I am currently reading a fascinating book: Frontline Cookbook: Battlefield Recipes from the Second World War, edited by Andrew Robertshaw in association with the Royal Logistics Corps Museum (Spellmount, 2012). In a section on the origins of the Army Catering Corps (p.26), I came across this:
One Development within the Royal Army Service Corps (RASC) [note: the ASC did not become ‘Royal’ until 1918] was a new appointment for officers. Their responsibility was catering and by January 1916 there were fourteen Catering Instructors who were distributed throughout the UK. By 1918 the number of instructors had expanded to forty and although the main Army School of Cookery was at Aldershot there were schools of instruction in all the theatres of war. These included Egypt, Palestine, Mesopotamia, Salonika and, from 1918, Russia. After the Armistice, the Catering Section was gradually disbanded and by June 1923 there was a single Inspector of Catering at the War Office.
This sent me to the online catalogue of The National Archives at Kew to find the official war diary of this school of instruction in Salonika and here it is:
You will note that it is listed as ‘Army School of Cookery’ from August 1917, alongside some other interesting schools of instruction and lines of communication troops. Of course, war diaries from the Macedonian campaign have not been digitised so, unless you want to pay for this to be done, you will need to visit Kew to see it. It’s a neglected subject that probably warrants further investigation.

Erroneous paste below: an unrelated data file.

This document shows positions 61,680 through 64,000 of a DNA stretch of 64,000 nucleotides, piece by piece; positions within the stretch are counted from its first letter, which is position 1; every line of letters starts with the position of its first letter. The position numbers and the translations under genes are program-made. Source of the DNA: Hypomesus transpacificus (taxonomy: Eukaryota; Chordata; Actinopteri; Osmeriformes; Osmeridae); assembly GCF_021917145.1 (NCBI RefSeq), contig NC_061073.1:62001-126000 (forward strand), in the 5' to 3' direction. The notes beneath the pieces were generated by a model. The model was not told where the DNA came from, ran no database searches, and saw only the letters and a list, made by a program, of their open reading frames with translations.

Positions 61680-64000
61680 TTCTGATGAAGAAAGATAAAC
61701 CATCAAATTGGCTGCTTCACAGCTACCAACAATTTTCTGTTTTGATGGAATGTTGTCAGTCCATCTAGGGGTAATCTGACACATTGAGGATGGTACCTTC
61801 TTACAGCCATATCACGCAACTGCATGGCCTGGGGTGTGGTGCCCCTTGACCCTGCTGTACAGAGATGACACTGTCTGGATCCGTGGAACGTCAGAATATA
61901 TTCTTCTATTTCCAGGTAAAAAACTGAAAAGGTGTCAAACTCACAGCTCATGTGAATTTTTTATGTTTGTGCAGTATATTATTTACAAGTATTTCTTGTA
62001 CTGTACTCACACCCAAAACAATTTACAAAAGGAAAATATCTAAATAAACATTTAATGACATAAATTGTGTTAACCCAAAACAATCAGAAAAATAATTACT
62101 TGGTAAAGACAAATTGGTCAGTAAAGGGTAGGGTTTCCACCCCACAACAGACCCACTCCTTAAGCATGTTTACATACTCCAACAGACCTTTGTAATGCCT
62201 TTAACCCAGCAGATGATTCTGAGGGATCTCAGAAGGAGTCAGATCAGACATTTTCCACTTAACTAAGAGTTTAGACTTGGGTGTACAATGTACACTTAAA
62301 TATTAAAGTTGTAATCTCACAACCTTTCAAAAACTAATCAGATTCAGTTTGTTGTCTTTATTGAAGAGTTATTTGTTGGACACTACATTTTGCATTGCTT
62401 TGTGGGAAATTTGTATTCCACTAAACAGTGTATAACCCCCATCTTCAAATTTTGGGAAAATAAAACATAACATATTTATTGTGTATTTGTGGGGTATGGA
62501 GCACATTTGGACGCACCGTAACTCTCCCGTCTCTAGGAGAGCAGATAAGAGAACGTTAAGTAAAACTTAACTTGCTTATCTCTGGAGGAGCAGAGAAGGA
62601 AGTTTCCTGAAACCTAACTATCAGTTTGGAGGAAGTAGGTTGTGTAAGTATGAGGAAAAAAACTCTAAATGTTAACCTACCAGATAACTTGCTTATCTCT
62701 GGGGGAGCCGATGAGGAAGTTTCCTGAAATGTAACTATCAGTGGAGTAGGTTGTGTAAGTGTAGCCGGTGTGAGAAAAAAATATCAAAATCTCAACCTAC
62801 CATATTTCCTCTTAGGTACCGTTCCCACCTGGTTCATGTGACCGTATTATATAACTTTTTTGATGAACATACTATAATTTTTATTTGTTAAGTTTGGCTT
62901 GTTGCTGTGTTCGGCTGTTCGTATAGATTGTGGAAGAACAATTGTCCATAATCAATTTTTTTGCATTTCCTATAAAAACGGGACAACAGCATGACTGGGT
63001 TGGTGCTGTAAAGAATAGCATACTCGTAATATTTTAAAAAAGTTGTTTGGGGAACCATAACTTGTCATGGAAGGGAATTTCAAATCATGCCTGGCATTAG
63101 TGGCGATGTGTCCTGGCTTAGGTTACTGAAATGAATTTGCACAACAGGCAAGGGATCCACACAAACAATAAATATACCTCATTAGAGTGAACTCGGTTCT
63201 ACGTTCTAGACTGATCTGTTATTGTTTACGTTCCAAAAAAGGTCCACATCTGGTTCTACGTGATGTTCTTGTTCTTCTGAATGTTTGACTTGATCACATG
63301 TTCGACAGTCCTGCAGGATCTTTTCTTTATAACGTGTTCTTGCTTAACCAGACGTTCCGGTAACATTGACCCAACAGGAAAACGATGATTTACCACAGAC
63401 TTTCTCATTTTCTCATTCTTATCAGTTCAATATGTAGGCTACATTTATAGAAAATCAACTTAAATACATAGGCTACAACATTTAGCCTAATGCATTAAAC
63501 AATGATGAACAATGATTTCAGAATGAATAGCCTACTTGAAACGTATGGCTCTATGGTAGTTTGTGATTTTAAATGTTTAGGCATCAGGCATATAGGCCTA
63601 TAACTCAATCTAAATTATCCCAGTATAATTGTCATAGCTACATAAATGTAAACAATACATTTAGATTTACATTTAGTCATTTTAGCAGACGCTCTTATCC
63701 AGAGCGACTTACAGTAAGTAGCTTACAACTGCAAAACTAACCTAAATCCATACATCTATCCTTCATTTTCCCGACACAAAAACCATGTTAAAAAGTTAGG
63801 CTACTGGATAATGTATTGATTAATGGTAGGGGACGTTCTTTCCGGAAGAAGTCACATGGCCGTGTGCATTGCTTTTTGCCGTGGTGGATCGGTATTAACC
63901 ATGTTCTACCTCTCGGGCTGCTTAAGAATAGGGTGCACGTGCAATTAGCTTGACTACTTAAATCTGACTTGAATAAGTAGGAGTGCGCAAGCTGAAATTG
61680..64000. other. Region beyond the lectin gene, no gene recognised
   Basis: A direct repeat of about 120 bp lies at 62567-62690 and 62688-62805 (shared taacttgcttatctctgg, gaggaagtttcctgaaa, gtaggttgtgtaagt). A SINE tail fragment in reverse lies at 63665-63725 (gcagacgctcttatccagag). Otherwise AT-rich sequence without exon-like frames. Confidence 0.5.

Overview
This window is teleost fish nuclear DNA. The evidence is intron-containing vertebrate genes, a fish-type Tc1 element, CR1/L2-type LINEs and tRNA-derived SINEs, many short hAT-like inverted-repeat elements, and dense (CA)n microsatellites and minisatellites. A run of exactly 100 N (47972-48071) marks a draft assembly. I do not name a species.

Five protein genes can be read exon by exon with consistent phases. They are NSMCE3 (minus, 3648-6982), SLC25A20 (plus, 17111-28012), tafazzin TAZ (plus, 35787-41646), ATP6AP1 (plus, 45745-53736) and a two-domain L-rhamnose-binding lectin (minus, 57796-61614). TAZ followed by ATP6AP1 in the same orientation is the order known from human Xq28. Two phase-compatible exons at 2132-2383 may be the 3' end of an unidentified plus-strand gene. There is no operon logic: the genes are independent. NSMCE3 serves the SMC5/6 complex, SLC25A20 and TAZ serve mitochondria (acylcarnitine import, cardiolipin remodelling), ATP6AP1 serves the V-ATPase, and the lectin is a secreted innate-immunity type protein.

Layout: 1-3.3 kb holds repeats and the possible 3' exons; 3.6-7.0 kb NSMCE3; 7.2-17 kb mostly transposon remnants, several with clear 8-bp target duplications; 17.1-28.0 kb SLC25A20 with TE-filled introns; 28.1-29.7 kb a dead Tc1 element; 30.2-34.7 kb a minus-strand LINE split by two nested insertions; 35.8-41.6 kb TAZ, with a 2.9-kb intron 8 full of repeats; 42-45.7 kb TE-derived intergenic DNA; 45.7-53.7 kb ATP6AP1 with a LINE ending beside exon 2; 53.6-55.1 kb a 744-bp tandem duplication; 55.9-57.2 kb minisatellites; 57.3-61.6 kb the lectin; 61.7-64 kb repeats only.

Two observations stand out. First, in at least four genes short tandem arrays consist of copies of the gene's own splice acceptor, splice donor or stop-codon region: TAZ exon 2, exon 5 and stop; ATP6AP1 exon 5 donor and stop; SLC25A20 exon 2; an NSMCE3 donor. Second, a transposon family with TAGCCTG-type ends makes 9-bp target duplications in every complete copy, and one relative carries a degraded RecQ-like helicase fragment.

It’s worth mentioning that Andrew Robertshaw has also written a volume on the First World War – Feeding Tommy: Battlefield Recipes from the First World War (Spellmount, 2013). Perversely I am reading them in reverse order. The Society has been given some collections of photos belonging to ASC soldiers in the campaign, which include images of cooks at work, so I’m saving this book for when I start investigating these.
An Indian cook grinding pepper in a Turkish shell case. The shell was fired into their camp when stationed in Egypt. Salonika, March, 1917. [click on image to see full size] © IWM (Q 32818)
Finally, I found this comment (p.91) which I am sure would have applied equally to the soldiers of 1914-18:
… British servicemen do not respond to a diet that lacks tea. So great was the British need to furnish their troops with an adequate supply of tea throughout the war that during one season in 1942-43 the Ministry of Defence bought India’s entire crop of tea for use in the armed forces.
Anyone fancy a cuppa?